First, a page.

While the above provides a full and complete disclosure of the preferred and alternate embodiments of the invention, various modifications, alternate constructions and equivalents may be employed without departing from the true spirit and scope of the invention. For example, the bottom panel 10 need not be removable, but could be structured to form the device used to combine the two drawers, as follows: The bottom panel 10 would be split along a line running down the center of the panel, parallel to the side panels 8, from the front panel 4 to the back panel 6, forming two substantially equally-dimensioned half-panels. Each half-panel would be hingedly attached to its respective side panel 8 so that the half-panels of a superposed drawer (i.e., drawer A) could swing into and be received by the underlying drawer (i.e., drawer B). Thereby, the bottom panel of the overlying drawer is, in effect, removed and the two drawers are joined as one. When the two drawers are to be separably operable, a releasable hook-type latch or hooking apparatus can be used to attach and hold the two half-panels in a planar relation to each other, forming the bottom panel 10 of the overlying drawer.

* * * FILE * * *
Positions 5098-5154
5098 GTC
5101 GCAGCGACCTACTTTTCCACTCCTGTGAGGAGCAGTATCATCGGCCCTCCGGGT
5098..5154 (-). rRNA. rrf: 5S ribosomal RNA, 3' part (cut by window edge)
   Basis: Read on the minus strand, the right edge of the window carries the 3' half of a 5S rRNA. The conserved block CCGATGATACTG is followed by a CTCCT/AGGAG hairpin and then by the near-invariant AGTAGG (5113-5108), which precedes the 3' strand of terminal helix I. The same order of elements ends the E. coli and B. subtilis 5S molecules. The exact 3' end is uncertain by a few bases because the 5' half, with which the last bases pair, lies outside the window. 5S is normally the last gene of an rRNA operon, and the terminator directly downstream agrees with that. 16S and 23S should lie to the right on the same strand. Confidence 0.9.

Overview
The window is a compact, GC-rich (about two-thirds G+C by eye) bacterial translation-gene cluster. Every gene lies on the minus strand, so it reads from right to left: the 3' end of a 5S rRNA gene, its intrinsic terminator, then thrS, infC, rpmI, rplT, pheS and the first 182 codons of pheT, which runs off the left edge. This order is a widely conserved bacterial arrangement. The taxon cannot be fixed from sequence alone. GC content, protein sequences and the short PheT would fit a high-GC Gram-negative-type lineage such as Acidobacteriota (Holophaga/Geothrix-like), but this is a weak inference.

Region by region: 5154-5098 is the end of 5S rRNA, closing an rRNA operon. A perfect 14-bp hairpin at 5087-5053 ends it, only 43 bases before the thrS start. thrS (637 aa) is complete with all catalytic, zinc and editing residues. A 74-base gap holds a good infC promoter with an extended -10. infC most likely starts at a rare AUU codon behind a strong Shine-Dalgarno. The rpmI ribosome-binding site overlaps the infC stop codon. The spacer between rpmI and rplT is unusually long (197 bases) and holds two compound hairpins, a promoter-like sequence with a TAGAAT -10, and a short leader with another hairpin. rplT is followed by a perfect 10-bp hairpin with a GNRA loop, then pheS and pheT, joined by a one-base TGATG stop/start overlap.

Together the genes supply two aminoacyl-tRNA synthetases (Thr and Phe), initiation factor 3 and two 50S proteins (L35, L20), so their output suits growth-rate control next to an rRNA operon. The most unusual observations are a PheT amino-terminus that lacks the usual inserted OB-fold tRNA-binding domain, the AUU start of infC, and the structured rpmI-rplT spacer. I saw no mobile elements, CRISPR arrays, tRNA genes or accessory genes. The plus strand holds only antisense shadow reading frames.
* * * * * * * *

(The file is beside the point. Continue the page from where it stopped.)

Therefore, the above description and illustrations should not be construed as limiting the scope of the invention, which is defined by the appended claims.
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|U.S. Classification||312/298, 312/111, 312/303, 312/107, 312/330.1|